Bill Kenney

Presenting Without Content

A few months ago, we received this question via the Sidecar pipeline, which was eloquently addressed by Focus Lab and Sidecar designer Joshua Krohn in a recent blog post. This question struck a chord with me, because we face this situation often, so I wanted to jump in with my own thoughts and approaches to designing without content.

PresentingWithoutContent

Question from Mathijs Lemmers:

"Regarding the presentation of concepts and layouts, I notice that clients get confused when I show them wireframes or concepts with Lorem Ipsum and stock images. More often than not, my clients don't have proper images and copy in the early stages of the project. How do you guys go about stuff like this?"

Designing for clients. It’s a moving target.

Designing for clients is an ever-shifting layer of earth. Each client has unique expectations, experiences, and personality. This makes our job just as much about teaching and guiding as it is designing. You can shape the type of clients and work you want, but at the end of the day, they will all be different in the ways stated above. In turn that will, and should, affect how you approach the project, specifically from a communication standpoint.

The foundation.

We designers tend to forget that we are the guiding light. We hear the word “hand-holding” and think about it negatively. That is not always the case. You are entering into a partnership with a client that may have zero insight into, or understanding about, the design process. You should absolutely be willing to hold their hand (when you start to change diapers, that is another story). The responsibility falls on us to make a presentation that is clear and resonates. Your narrative should be one part verbal communication, one part visual design, and one part empathy. We typically focus on design and lose track of communication and empathy.

“Empathy and understanding must precede advice.”

- Gottman Institute

Presenting without established content.

Having great content in hand is always desirable for a designer, but rarely the case. At Focus Lab, we have clients who come with the best content ever (500px) and other clients who are so new they barely have a name, let alone content. We welcome both with open arms, but the communication and expectation-setting is different for each. The process will be different depending on their needs, and you just need to be clear about that. One is not necessarily better than the other. They are simply different.

To address the question above, at Focus Lab we do everything we can to make the content feel real. We very rarely use Lorem Ipsum or bad placeholder images. We do this for a few reasons. First of all, it’s really, really hard to get into any kind of design rhythm while looking at Lorem Ipsum and bad images all day. Never mind the fact that you will need a client to buy into it. It’s fine if we are working on a low fidelity wireframe, but not beyond that. You can also think about it this way: Imagine you went to buy a car and the interaction went something like this… Dealership: “Here is what your car will likely look like when we deliver it to you. We know the paint is terrible right now and the tires are square, but just ignore that. We aren’t done building it yet. When it’s done the wheels will be the best round wheels you’ve seen, and the paint — oh man, the paint job we are going to do...”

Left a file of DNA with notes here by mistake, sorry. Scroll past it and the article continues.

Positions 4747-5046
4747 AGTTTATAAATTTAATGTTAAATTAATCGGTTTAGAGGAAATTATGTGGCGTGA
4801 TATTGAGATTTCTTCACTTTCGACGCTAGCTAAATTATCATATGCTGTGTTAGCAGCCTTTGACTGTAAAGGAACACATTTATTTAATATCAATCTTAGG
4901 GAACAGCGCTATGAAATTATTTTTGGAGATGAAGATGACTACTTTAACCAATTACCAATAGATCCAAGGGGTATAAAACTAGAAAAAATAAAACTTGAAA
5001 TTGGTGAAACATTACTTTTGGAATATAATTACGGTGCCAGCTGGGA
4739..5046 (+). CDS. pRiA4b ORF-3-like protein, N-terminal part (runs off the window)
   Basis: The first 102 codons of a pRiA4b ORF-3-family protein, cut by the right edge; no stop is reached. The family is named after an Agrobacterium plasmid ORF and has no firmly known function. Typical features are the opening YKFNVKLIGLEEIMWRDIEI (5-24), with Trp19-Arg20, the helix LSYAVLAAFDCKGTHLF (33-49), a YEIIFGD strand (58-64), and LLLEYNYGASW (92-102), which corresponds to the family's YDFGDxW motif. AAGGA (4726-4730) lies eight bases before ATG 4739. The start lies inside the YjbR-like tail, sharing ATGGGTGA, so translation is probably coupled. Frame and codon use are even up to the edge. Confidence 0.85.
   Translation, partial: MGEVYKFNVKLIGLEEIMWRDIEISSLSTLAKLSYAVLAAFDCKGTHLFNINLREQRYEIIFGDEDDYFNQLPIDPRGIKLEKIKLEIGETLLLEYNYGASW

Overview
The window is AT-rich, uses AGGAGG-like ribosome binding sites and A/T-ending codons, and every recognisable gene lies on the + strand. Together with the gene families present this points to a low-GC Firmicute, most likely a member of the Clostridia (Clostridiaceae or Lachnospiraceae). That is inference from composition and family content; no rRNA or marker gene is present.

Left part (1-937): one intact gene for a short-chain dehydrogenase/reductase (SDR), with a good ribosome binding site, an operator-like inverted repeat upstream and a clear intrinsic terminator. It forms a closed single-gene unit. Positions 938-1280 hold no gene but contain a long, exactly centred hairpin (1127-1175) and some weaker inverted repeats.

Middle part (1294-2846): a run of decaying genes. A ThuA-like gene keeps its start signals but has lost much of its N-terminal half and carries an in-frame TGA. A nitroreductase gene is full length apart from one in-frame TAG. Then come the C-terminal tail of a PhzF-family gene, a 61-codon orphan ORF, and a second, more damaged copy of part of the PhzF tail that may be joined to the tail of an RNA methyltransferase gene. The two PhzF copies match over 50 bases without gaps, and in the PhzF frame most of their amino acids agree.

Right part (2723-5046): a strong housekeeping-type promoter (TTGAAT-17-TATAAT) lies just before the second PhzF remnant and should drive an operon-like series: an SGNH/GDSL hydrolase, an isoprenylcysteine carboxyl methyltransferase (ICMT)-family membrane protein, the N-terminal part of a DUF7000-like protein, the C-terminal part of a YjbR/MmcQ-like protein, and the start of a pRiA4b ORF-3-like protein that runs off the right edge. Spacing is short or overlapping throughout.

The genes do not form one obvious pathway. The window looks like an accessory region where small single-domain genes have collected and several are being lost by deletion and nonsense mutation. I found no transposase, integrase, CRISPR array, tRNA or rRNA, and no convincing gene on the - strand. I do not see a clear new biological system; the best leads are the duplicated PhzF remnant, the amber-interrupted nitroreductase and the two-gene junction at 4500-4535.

Now, you can imagine what a client hearing that might be thinking. Queue empathy. Beat them to the punch by ramping up your communication to help them understand this part of the process (why these lifeless wireframes are important, how it will help the project, etc.).

Bringing it to life on the fly.

Thankfully, the internet is an endless resource, so finding placeholder content isn’t really all that hard. Just keep in mind it doesn’t need to be perfect. You can also get sucked into an Internet vortex looking for the perfect image and come up a year later, starving and tired.

With sites like Unsplash, you can quickly dress up any layout or concept with high quality photography without adding costs to the project. This is also a nice win for the client, since they can get a better understanding of the direction and tone you are seeing. This will likely influence their content decisions and the type of photography they will look to purchase or hire out.

The written content isn’t as easy, I suppose, but it’s also not hard. We can typically just pull our placeholder content from anything the client has. An existing (potentially dated) website, marketing materials, etc. It doesn’t have to be perfect, it just needs to carry some of the context. It actually makes sense at a glance, where Lorem Ipsum doesn’t. Then we take some liberties with the key areas, such as headlines. We will add some off-the-cuff spice to those, again to help set the direction and tone. We also don’t add a bunch of text. Just a few key bits to reuse everywhere across the layout.

With just those two decisions, your layout will feel more real world and less “trust me it will be great.” You still need to be extremely clear with the client that it’s placeholder text, so they don’t go editing it on you.

Certain rounds in any design process can feel visually boring (e.g., sitemaps, written strategy, wireframing, etc). But for the duration of the project, the client better start seeing some awesome paint and round wheels if you really want them to buy that car. And if that takes you putting on borrowed wheels to convince them, make it happen. Heck, they may even love the borrowed wheels you put on it and try to buy them as well.


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